Posts for tag: cosmetic dentistry
Once upon a time, a well-known Hollywood actress might have hired a private eye to keep unflattering pictures from appearing in the media. Today, that’s no longer the case. Take timeless beauty Demi Moore: In a widely circulated set of photos, her gap-toothed grin showed she was actually missing one of her front teeth!
It turns out the actress released the pictures herself, as she live-tweeted the tooth replacement procedure from her dentist’s office. Moore later explained that the tooth fell out suddenly as she was sitting at her desk.
Celebrities are just like regular folks… except they have more followers on twitter. So we’re happy when they show us that no matter how bad a dental problem may seem, there’s almost always a way to regain a gorgeous-looking smile. We’re not sure exactly how Demi’s dentist chose to restore the damaged tooth — but depending on the individual circumstances, modern dentistry offers a number of ways to close the gap.
A crown (or cap) is a replacement for the entire visible area of the tooth. It may be needed due to accident or trauma, or as a follow-up to root canal therapy. Placing a crown usually requires more than one office visit. First, the tooth is prepared by removing any decay and shaping it, and a precise model is made of the bite. Next, the permanent crown is custom-made in a dental laboratory; this is placed during a subsequent visit. Advances in technology, however, have made it possible in some instances to deliver the permanent crown in a single office visit. If the tooth still has a healthy root structure, a crown is usually a viable option — even when most of the visible part is gone.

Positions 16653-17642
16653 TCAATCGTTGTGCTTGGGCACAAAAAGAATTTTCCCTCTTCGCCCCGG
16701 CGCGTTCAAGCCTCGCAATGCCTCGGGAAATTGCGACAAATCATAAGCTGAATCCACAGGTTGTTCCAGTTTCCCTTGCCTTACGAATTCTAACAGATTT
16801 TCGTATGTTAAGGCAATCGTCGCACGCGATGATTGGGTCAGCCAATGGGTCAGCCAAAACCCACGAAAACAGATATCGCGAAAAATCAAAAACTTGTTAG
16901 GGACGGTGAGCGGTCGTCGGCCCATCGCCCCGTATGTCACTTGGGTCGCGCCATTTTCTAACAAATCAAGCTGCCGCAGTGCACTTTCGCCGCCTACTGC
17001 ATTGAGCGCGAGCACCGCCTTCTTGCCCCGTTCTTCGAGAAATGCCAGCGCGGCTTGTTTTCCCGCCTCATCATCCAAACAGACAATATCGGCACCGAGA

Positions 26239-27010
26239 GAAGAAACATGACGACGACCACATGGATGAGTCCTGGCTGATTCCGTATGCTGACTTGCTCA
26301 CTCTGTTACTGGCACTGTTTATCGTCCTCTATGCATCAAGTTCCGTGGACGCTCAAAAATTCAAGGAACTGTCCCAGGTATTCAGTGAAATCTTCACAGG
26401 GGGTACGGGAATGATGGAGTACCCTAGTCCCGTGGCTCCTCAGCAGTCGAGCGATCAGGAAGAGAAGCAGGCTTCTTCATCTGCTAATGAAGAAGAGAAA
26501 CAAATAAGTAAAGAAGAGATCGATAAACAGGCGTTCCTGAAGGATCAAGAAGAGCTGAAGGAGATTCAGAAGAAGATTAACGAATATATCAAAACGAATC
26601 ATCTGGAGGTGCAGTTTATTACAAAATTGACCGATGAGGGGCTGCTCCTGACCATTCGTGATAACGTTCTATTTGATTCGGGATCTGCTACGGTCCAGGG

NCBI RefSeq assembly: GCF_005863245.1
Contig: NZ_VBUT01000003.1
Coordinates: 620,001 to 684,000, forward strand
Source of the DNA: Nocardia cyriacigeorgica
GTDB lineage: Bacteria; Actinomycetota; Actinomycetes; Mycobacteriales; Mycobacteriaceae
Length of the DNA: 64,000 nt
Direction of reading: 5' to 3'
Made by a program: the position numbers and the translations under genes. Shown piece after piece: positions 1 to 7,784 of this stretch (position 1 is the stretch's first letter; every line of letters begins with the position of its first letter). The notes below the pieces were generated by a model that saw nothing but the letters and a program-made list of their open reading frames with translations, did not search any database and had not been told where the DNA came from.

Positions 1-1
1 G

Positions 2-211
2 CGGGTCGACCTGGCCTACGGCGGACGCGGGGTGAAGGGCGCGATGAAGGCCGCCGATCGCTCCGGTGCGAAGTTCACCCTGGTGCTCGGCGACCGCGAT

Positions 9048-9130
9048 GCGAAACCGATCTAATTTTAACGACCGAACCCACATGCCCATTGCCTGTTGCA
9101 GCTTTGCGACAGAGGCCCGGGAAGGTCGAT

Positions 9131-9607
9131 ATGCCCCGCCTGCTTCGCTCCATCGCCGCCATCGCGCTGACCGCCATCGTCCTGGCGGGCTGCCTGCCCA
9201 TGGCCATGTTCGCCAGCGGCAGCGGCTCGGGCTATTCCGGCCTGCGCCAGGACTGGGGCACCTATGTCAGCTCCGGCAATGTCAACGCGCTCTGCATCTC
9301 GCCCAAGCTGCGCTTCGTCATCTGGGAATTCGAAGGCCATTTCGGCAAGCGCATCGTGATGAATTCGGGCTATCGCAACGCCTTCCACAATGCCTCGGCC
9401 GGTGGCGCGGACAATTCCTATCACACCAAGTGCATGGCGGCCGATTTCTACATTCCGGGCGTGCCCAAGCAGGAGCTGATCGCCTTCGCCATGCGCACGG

What if the entire tooth, including the roots, are missing? Then your replacement options could include bridgework or a dental implant. A fixed bridge is a series of crowns joined together as one unit. The teeth on either side of the gap are prepared just as they would be for crowns, and the bridge (including a replacement for the missing tooth in the middle) is attached. Bridges have been used successfully for many years, but they have a drawback: They require enamel to be removed from the healthy teeth on either side of the gap, which could lead to a greater chance of decay, gum disease, or a root canal in the future.
The optimal solution, however, might be a dental implant. With this remarkable technology, the replacement tooth is solidly anchored into the jaw via a screw-shaped post made of titanium — a metal which actually becomes fused with the living bone tissue. A custom-made, lifelike crown is then securely attached to the metal implant. Dental implants are the most successful tooth-replacement procedure; they help preserve bone quality in the jaw — and with regular care, they can last a lifetime.
So if your smile is making you camera-shy, why not talk to us about your tooth-restoration options? If you would like additional information, please contact us or schedule an appointment for a consultation. You can learn more by reading the Dear Doctor magazine articles “Crowns & Bridgework” and “Dental Implants.”
What happens if you’re right in the middle of a song, in front of an arena full of fans… and you knock out a tooth with your microphone? If you’re Michael Buble, you don’t stop the show — you just keep right on singing.